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Spontaneous Altruism by Chimpanzees and Young Children

Overview of attention for article published in PLoS Biology, June 2007
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About this Attention Score

  • In the top 5% of all research outputs scored by Altmetric
  • Among the highest-scoring outputs from this source (#40 of 3,761)
  • High Attention Score compared to outputs of the same age (99th percentile)
  • High Attention Score compared to outputs of the same age and source (98th percentile)

Mentioned by

news
49 news outlets
blogs
17 blogs
twitter
7 tweeters
facebook
2 Facebook pages
wikipedia
1 Wikipedia page
googleplus
1 Google+ user
video
1 video uploader

Citations

dimensions_citation
273 Dimensions

Readers on

mendeley
507 Mendeley
citeulike
5 CiteULike
connotea
2 Connotea
Title
Spontaneous Altruism by Chimpanzees and Young Children
Published in
PLoS Biology, June 2007
DOI 10.1371/journal.pbio.0050184
Pubmed ID
Authors

Felix Warneken, Brian Hare, Alicia P Melis, Daniel Hanus, Michael Tomasello, Warneken F, Hare B, Melis AP, Hanus D, Tomasello M, Frans B. M de Waal

Abstract

People often act on behalf of others. They do so without immediate personal gain, at cost to themselves, and even toward unfamiliar individuals. Many researchers have claimed that such altruism emanates from a species-unique psychology not found in humans' closest living evolutionary relatives, such as the chimpanzee. In favor of this view, the few experimental studies on altruism in chimpanzees have produced mostly negative results. In contrast, we report experimental evidence that chimpanzees perform basic forms of helping in the absence of rewards spontaneously and repeatedly toward humans and conspecifics. In two comparative studies, semi-free ranging chimpanzees helped an unfamiliar human to the same degree as did human infants, irrespective of being rewarded (experiment 1) or whether the helping was costly (experiment 2). In a third study, chimpanzees helped an unrelated conspecific gain access to food in a novel situation that required subjects to use a newly acquired skill on behalf of another individual. These results indicate that chimpanzees share crucial aspects of altruism with humans, suggesting that the roots of human altruism may go deeper than previous experimental evidence suggested.

Twitter Demographics

The data shown below were collected from the profiles of 7 tweeters who shared this research output. Click here to find out more about how the information was compiled.

Mendeley readers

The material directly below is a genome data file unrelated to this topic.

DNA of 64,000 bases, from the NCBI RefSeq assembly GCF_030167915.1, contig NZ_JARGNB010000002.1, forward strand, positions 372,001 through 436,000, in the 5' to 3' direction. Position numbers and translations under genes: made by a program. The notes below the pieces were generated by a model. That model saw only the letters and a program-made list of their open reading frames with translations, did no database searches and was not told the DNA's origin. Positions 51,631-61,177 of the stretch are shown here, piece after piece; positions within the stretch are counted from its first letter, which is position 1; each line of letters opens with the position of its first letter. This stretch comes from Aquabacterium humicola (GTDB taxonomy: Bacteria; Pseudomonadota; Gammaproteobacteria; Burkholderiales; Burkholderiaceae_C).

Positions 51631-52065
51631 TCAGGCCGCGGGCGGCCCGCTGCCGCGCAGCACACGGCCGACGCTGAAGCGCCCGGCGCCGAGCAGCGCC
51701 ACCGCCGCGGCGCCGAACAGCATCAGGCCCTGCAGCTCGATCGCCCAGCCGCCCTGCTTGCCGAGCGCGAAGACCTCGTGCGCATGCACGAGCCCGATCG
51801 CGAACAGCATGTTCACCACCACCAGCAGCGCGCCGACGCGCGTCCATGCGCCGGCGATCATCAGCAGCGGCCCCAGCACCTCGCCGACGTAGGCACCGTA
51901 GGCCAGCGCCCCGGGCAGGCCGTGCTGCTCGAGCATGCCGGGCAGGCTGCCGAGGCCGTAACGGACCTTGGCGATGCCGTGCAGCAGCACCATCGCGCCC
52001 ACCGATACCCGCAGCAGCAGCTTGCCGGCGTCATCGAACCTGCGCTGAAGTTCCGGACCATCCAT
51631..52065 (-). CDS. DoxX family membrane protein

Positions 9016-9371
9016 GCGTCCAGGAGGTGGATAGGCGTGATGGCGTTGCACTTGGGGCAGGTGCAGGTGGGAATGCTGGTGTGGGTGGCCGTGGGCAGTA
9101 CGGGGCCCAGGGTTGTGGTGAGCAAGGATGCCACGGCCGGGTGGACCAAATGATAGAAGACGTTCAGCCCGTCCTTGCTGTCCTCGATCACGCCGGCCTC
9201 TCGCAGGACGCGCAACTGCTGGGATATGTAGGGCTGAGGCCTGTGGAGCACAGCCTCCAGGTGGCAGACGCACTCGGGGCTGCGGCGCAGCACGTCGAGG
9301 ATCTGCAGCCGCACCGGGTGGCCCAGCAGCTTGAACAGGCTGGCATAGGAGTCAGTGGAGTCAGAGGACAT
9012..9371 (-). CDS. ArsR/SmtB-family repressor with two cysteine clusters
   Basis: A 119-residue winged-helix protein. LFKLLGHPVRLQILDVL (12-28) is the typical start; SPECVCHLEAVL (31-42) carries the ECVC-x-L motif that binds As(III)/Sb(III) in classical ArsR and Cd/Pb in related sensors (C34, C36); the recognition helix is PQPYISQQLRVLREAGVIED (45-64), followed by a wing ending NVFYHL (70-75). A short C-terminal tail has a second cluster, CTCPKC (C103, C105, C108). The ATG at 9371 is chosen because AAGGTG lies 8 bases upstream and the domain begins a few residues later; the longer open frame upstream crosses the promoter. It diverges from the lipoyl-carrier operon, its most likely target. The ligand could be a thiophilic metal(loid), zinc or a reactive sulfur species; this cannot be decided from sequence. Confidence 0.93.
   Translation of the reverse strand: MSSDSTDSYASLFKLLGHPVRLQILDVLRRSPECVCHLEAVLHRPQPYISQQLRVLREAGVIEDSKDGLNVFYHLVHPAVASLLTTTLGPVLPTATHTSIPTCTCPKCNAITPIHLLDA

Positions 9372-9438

The data shown below were compiled from readership statistics for 507 Mendeley readers of this research output. Click here to see the associated Mendeley record.

Geographical breakdown

Country Count As %
United States 14 3%
United Kingdom 10 2%
Germany 6 1%
France 4 <1%
Portugal 3 <1%
Japan 3 <1%
Brazil 2 <1%
China 2 <1%
Netherlands 2 <1%
Other 17 3%
Unknown 444 88%

Demographic breakdown

Readers by professional status Count As %
Student > Ph. D. Student 102 20%
Researcher 98 19%
Student > Bachelor 89 18%
Student > Master 67 13%
Professor 38 7%
Other 113 22%
Readers by discipline Count As %
Psychology 219 43%
Agricultural and Biological Sciences 151 30%
Unspecified 31 6%
Social Sciences 28 6%
Neuroscience 12 2%
Other 66 13%

Attention Score in Context

This research output has an Altmetric Attention Score of 502. This is our high-level measure of the quality and quantity of online attention that it has received. This Attention Score, as well as the ranking and number of research outputs shown below, was calculated when the research output was last mentioned on 12 September 2018.
All research outputs
#12,566
of 11,795,040 outputs
Outputs from PLoS Biology
#40
of 3,761 outputs
Outputs of similar age
#12,430
of 11,141,585 outputs
Outputs of similar age from PLoS Biology
#40
of 3,747 outputs
Altmetric has tracked 11,795,040 research outputs across all sources so far. Compared to these this one has done particularly well and is in the 99th percentile: it's in the top 5% of all research outputs ever tracked by Altmetric.
So far Altmetric has tracked 3,761 research outputs from this source. They typically receive a lot more attention than average, with a mean Attention Score of 45.6. This one has done particularly well, scoring higher than 98% of its peers.
Older research outputs will score higher simply because they've had more time to accumulate mentions. To account for age we can compare this Altmetric Attention Score to the 11,141,585 tracked outputs that were published within six weeks on either side of this one in any source. This one has done particularly well, scoring higher than 99% of its contemporaries.
We're also able to compare this research output to 3,747 others from the same source and published within six weeks on either side of this one. This one has done particularly well, scoring higher than 98% of its contemporaries.